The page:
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Connecticut Garden Journal: The hows and whens of pruning spring flowering shrubs

Violet lilacs
Chris Reddy
After spring flowering shrubs, such as lilacs (pictured), forsythia and rhododendrons have finished blooming, you have about 4- to 6-weeks to prune before flowers form for next year.

Now that the lilacs and other spring flowering shrubs have finished flowering, it's time to prune. Many gardeners delay pruning until later in summer, or even next spring, but that's wrong. Pruning late will remove the flower buds for next year's show. After spring flowering shrubs, such as lilacs, forsythia, rhododendrons, weigela, nineback and bridal wreath spirea have finished blooming, you have about 4- to 6-weeks to prune before flowers form for next year.

These shrubs don't have to be pruned every year unless they're growing too large. Then you have a few options. You can remove some of the new growth down to a height you want. If you don't take off too much new growth, the plants will still flower next year. Doing this pruning yearly is a good way to keep a tall and wide growing shrub, such as lilac, from getting too large. Of course, if planted in a yard or location where it can grow to its maximum size, your shrubs will be magnificent when in flower.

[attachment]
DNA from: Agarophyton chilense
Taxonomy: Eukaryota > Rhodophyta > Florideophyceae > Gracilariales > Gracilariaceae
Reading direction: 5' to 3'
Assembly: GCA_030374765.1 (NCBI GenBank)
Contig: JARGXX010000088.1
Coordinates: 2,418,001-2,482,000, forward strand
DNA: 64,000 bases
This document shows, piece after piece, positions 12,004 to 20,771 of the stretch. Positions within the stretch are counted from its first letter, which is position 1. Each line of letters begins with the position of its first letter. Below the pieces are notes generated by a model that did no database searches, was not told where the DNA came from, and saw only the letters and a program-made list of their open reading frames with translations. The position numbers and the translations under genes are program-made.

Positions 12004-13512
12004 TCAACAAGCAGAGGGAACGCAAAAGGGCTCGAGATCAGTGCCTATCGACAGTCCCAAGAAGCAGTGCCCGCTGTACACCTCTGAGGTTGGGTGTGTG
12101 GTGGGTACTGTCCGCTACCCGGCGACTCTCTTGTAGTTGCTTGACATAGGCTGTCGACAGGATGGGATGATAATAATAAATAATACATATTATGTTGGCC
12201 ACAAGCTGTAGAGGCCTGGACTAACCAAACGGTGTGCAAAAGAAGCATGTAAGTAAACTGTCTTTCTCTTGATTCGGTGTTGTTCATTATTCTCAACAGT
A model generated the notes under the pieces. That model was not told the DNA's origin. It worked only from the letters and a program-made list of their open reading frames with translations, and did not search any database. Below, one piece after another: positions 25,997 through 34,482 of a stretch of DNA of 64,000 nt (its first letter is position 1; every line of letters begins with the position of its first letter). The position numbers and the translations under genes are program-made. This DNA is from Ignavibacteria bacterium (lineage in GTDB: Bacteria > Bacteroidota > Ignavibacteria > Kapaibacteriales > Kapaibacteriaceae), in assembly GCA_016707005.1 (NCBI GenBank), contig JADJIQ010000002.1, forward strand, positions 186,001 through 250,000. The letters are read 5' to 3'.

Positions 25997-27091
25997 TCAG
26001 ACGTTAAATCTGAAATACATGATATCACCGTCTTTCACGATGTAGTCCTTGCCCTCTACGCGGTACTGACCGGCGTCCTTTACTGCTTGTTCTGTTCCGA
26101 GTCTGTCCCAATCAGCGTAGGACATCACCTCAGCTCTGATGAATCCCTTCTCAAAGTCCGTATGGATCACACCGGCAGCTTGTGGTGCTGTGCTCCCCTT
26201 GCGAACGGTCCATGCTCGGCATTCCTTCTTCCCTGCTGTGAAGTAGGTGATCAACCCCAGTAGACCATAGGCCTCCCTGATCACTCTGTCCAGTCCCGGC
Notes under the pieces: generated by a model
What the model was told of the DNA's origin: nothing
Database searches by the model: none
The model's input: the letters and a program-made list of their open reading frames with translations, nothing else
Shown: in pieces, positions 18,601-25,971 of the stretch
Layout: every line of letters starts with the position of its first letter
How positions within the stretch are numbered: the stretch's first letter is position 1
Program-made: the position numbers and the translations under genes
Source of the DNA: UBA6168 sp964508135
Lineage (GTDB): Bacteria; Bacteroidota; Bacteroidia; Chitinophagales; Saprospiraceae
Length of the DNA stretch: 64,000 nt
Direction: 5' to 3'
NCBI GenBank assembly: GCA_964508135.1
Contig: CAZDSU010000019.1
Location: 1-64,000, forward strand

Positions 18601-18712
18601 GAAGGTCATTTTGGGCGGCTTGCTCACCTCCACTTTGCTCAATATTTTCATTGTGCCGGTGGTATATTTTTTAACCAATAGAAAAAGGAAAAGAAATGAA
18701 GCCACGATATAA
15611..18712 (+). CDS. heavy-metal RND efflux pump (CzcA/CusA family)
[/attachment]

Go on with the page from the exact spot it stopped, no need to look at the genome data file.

The other method is to severely prune the shrub to reduce the size and lower where the flowers are forming. This drastic cutting, sometimes to only a few feet tall, will result in no flowers for a few years until the shrub recovers, but will create a smaller, more manageable plant. Another way of approaching a tall lilac, for example, is to prune one third of the stems each year for 3 years. This will stimulate new shoots or suckers to grow that will eventually flower while reducing the height and still getting some flowers each year.

Charlie Nardozzi is a regional Emmy® Award winning garden writer, speaker, radio, and television personality. He has worked for more than 30 years bringing expert information to home gardeners.
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